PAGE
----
Answer: 3. A regular bottle of table wine (750 mL) at 12 percent alcohol by volume contains about five standard drinks. Learn more about standard drink sizes and the number of servings in common containers at Rethink Drinking.
True or false: A 140-pound woman will have the same blood alcohol content as a 140-pound man after drinking the same amount over the same time period.
False. Alcohol disperses in body water and, pound-for-pound, women have less water in their bodies than men. So after a man and woman of the same weight drink the same amount of alcohol, the woman's blood-alcohol concentration will tend to be higher, putting her at greater risk for harm. Research shows that women start to have alcohol-related problems at lower drinking levels than men.
True or false: If you're able to "hold you liquor," you're at lower risk of developing alcohol use disorder.
False. For some people, it takes quite a few drinks to get a buzz or feel relaxed. Often they are unaware that being able to "hold your liquor" isn't protection from alcohol problems, but instead a reason for caution. They tend to drink more, socialize with people who drink a lot, and develop a tolerance to alcohol. As a result, they have an increased risk for developing alcohol use disorder.
True or false: Having biological family members with alcohol use disorder indicates you may be at a higher risk of developing AUD yourself.
True. Many scientific studies - both family-based studies including adoption and twin studies, and population-based studies - have shown that genetic factors may account for about half an individual's risk for developing AUD. However, alcohol use disorder is complex, multifactorial, and thus is not determined only by inherited genetics - environmental factors play an important role as well.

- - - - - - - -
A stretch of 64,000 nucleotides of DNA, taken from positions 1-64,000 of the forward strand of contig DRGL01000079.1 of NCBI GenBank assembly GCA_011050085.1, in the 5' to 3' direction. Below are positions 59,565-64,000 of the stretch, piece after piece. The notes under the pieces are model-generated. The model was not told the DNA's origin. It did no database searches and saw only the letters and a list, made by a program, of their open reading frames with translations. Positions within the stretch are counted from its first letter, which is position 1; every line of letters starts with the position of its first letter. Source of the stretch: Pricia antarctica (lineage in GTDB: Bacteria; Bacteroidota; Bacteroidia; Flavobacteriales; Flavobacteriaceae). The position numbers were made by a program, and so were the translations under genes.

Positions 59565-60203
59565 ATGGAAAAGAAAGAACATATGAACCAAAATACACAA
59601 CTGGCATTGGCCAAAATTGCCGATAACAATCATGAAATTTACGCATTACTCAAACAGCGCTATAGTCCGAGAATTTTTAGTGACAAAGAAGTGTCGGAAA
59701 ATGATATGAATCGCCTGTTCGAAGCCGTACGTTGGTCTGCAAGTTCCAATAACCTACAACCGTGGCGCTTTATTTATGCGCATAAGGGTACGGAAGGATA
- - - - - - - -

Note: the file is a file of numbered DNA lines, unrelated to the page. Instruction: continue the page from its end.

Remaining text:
True or false: Alcohol is the third leading preventable cause of death in the United States.
True. An estimated 88,000 people (approximately 62,000 men and 26,000 women) die from alcohol-related causes annually, making alcohol the third leading preventable cause of death in the United States. The first is tobacco, and the second is poor diet and physical inactivity.
True or false: A typical pina colada can have more calories than two donuts.
True. A standard 9-ounce pina colada packs 490 calories, according to NIAAA's Alcohol Calorie Calculator, as much as two donuts.
True or false: Many light beers have almost as much alcohol as regular beer.
True. "Light" beers aren't always light on alcohol - many have about 85 percent as much, or 4.2 percent versus 5 percent alcohol by volume (alc/vol), on average.
Which of these is a symptom of alcohol overdose?
Answer: 4. Alcohol overdose occurs when there is so much alcohol in the bloodstream that areas of the brain controlling basic life-support functions - such as breathing, heart rate, and temperature control - begin to shut down. Symptoms of alcohol overdose include confusion; difficulty remaining conscious; vomiting; seizures; trouble with breathing; slow heart rate; clammy skin; dulled responses, such as no gag reflex (which prevents choking); and extremely low body temperature. If you suspect someone is experiencing an alcohol overdose, get medical help immediately. Cold showers, hot coffee, or walking will not reverse the effects of alcohol overdose and could actually make things worse. Left untreated, alcohol overdose can lead to permanent brain damage or death.